Family Violence Initiative



Raising Awareness in Broader Community

Program name:

Purple Ribbon Campaign, Family Violence Prevention Program


Cambridge Bay Wellness Centre


Cambridge Bay, Nunavut

Target Group:

Women and children escaping violence

Contact Name:

Amanda Baldwin, Shelter Co-ordinator





Program Overview

The Family Violence Prevention Program was established in Cambridge Bay in 1987. The Purple Ribbon Campaign started when, a few years ago, a woman was locked out of her house by her partner. It was -72f degrees with the wind chill and she was dressed only in her underwear. She ran to several homes but had to knock on many doors before she found shelter. She had to have extensive treatment for frostbite in the following weeks and months. This is not an uncommon occurrence in Cambridge Bay. The Family Violence Prevention Program sponsors a shelter for women and children escaping violence.

Program Description
Goals & Objectives:

To increase awareness and community responsiveness to violence against women and children by: developing a network of identified homes in the community where women (and children) can receive immediate shelter and assistance (25 homes are identified with a purple ribbon sign in the front window, similar to the Block Parent program); and raising the emotional intelligence of the community in terms of self care, identifying resources, recognizing resilience, developing coping skills and setting appropriate personal boundaries

Traditional/Indigenous ways:

The Purple Ribbon Campaign attempts to educate the public that violence against women and children is not culturally acceptable. Family events, community banquets and dances are traditional cultural activities designed to strengthen community bonds.

Components of program:

The program offers one to one counselling to women and men who are victims of violence. The program works with local schools on drama therapy, anti-bullying workshops and family violence prevention awareness. There is a monthly ladies' night, men's night and family night which focus on educating the community about family life, personal boundaries and building healthy relationships. The program also sponsors educational/awareness programs, healing workshops, individual counselling, advocacy, addictions workshops, group therapy, family dances, and community feasts. The program works with members of the community who wish to offer their homes as safe places for people in crisis to go to in times of need. These homes are marked by a purple ribbon situated clearly in the front window so those seeking shelter can readily find it. The program offers training to those community members who wish to offer their homes up as shelter to those in need.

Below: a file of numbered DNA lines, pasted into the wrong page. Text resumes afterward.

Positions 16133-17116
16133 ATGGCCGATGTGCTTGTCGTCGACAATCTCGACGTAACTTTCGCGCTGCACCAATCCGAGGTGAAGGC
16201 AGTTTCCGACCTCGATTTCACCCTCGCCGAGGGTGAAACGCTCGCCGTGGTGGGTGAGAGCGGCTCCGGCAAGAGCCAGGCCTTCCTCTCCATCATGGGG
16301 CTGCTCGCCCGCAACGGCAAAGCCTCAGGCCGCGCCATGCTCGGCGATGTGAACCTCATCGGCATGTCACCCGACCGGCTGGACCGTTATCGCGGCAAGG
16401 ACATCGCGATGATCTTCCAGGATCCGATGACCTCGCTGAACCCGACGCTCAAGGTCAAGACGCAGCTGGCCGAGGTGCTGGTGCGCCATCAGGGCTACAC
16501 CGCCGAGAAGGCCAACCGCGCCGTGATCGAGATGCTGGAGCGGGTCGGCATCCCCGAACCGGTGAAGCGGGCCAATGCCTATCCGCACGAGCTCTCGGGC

Services/How they work:

Services are provided on site at the facility or out in the community.


Funding is provided by: the Department of Health Canada; and the Government of Nunavut.

Relationships and Stakeholders
Involvement of Target Groups:

Women Elders and other community members sit on the board of the Cambridge Bay Wellness Centre. The staff of the Purple Ribbon Campaign are women. Women, men, children and teens participate in the Purple Ribbon Campaign public and school-based activities.


Local and regional service providers; local schools; the local college; the RCMP; the local housing authority; and the local Justice Committee.

Other relationships:

Participating communities.

Details of Program Evaluation

No evaluation has been completed.

Highlights of Evaluation Findings:


Program Outcomes
Measures of Success:

Success is measured by the increased health and safety of community families, women and children.


The Cambridge Bay Wellness Centre has been able to run programs such as the Purple Ribbon Campaign despite the lack of core funding. The community is supportive of the Purple Ribbon Campaign and many families have volunteered to assist by making their homes available to women and children who need immediate shelter.


Obtaining funding. The main challenge of the program is the fairly common community attitude that it is socially and culturally acceptable to abuse women (and sometimes men) in this way. The lack of core funding for the program is also a challenge.

Things to Know to Replicate
Replication Advice:

The program is considered replicable. People would need to know how to build community support for the network of safe homes. They would need to know how to work with schools, plan community events and work with other local service providers. It is helpful, in these days of government restraint, if they know how to run programs on very limited budgets.


Adequate funding and appropriately trained staff are necessary for the program to succeed.